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The self-described former staff of disgraced ex-Congresswoman Katie Hill hijacked her retired Twitter account to express their disappointment in the newly-announced film adaption of the "Hill throuple" scandal.
"Katie’s former staff here," the anonymous posters prefaced the early morning thread. "Disappointed in so many folks - including Elizabeth Moss, @Blumhouse, & @michaelseitzman - regarding today's announcement."
On Tuesday afternoon, Variety broke the news that The Handmaid’s Tale star Elisabeth Moss would be portraying the cancelled yet glorified US representative in a TV project produced by Blumhouse. The prospective venture is a purported rendition of Hill's forthcoming book, She Will Rise: Becoming a Warrior in the Battle for True Equality. Hill herself is on board as executive producer.
"We pursued this project because we believe in Katie and her message of empowering women and breaking the system," said eponymous founder and producer Blum to The Hollywood Reporter. "And with Elisabeth and the force of what she brings on and off the camera, we hope this will be a powerful vehicle to inspire and for change."
The Twitter hijackers went on to note that they "appreciate the instinct to defend our former boss, an LGBTQ+ woman who faced abuse from her husband."
"What happened to Katie Hill shouldn’t happen to anyone. But, this moment requires more nuance, as Katie Hill’s story - our story - is also one of workplace abuse and harassment," the dismayed authors wrote, adding that "Katie Hill can be both a victim and perpetrator" as "staff can experience severe consequences for speaking out against their powerful boss."
Hill resigned from her position representing California’s 25th District after allegations arose accusing the freshman lawmaker of engaging in an unconventional long-term "throuple" with her now-estranged husband, Kenny Heslep, and a younger female staffer, according to RedState.
The conservative outlet included a photograph of the female duo embraced in a locked kiss. Another imaged shared by the site displayed a nude Hill brushing the woman's hair.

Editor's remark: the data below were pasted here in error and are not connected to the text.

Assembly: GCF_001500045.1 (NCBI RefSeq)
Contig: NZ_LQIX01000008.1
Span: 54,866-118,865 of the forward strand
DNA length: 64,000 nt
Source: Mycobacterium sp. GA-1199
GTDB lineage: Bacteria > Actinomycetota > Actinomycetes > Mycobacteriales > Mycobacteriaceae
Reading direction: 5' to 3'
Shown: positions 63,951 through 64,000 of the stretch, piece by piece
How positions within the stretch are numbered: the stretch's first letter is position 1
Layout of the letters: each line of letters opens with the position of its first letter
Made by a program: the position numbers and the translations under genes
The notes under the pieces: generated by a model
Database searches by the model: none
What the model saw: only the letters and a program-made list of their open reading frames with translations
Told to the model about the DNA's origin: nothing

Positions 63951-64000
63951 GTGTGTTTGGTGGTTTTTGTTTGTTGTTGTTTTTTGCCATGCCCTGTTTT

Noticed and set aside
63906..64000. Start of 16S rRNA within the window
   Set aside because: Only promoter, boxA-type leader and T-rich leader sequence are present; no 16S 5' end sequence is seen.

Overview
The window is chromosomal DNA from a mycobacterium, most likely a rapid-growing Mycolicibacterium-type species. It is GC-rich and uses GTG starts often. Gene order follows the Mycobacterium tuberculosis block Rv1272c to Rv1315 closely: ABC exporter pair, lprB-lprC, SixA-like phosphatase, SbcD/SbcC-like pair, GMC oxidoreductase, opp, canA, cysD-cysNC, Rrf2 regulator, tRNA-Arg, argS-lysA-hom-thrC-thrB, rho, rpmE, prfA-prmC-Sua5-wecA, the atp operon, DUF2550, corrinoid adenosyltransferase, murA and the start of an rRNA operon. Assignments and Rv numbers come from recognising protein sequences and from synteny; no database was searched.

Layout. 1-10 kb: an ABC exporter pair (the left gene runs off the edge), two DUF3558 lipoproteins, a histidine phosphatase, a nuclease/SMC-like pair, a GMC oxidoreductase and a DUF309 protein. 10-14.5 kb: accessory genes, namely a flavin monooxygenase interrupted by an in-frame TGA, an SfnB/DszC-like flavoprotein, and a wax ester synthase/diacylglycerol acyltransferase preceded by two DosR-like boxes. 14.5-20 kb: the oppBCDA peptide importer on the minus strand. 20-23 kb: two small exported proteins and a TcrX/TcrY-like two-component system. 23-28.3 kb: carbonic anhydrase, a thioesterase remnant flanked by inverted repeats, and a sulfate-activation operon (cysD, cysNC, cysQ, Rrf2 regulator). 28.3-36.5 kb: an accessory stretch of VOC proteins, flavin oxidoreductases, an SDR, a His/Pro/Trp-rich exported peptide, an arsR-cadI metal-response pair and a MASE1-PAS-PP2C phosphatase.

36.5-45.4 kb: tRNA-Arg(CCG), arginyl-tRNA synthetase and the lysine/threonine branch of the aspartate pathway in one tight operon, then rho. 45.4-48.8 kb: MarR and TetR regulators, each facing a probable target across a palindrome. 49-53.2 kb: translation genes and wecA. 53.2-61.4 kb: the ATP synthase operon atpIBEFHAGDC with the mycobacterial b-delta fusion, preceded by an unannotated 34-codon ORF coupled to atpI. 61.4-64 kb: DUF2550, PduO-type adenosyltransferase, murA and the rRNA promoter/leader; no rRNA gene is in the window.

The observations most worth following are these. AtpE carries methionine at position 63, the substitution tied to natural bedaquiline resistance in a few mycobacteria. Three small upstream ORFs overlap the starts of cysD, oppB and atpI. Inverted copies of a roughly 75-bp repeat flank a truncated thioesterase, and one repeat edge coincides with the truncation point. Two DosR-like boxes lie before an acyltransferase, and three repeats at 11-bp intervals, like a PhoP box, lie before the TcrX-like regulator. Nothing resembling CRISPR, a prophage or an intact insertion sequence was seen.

In the 2018 midterm elections, the fledgling Democratic politician defeated Republican Rep. Steve Knight by nine points in a district in the northern exurbs of Los Angeles that was once reliably red.
"This is what needs to happen so that the good people who supported me will no longer be subjected to the pain inflicted by my abusive husband and the brutality of hateful political operatives who seem to happily provide a platform to a monster who is driving a smear campaign built around cyber exploitation," Hill wrote in a responding letter afterwards foreshadowing her official resignation dated Nov. 3.
Hill asked for the US Capitol Police to investigate the source of the leaked photos as an invasion of privacy. Attorneys for Hill even issued a cease-and-desist letter to the Daily Mail after the British tabloid published several intimate photos of Hill, including one that depicted her holding a bong while naked. Hill blamed the snowballing affairs on her "abusive husband" amid a fiery divorce, claiming the defaming pictures were "revenge porn."
In the game of slut-shaming and pointing fingers, the #MeToo rules shifted for Hill, a female womanizer who subverted the feminist movement, as colleagues extended sympathy to the congressional superior at the center of the bombshell. Hill was a rising star in the Democratic party, a favorite of House Speaker Nancy Pelosi, who among other senior members of Congress wished that "Hill had been more careful in transmitting her private photos."
"No one should have to put themselves in harm’s way for the public to understand a simple truth: Katie Hill is not a hero for women. We deserve heroes who embody our values even in the most difficult moments," her alleged victims fired.
"Katie Hill was never investigated by the House Ethics Committee, nor has she been held accountable by anyone other than herself. We encourage everyone to reflect deeply before taking her word at face value."
However, Hill was reportedly the target of a House Ethics Committee probe in connection to an "inappropriate" sexual relationship with her current legislative director, Graham Kelly. The openly-bisexual Californian told the National Review that she became involved with the campaign worker during the "final tumultuous years" of her abusive marriage to Kenny Heslep.
The writers on Hill's Twitter moved on to declare that Hill "took advantage of her subordinates" and "caused immense harm to the people who worked for her, many of whom were young women just beginning their careers in politics."
Acknowledging that workplace harassment can manifest in numerous forms, the outspoken former staff emphasized that institutional abuse is "never okay, even if your boss is a woman and/or a survivor."
"Believe us when we say: it’s not only about who starts it, it’s also about who ends it. And, while Katie is certainly the survivor of abuse, we are not confident that she sufficiently acted to end her own patterns of inappropriate and abusive behavior," the disaffected staffers concluded.
"Enough is enough. In order to advance the #MeToo movement, we must be willing to acknowledge the problematic behaviors among those in our own communities. Only then will we see true progress."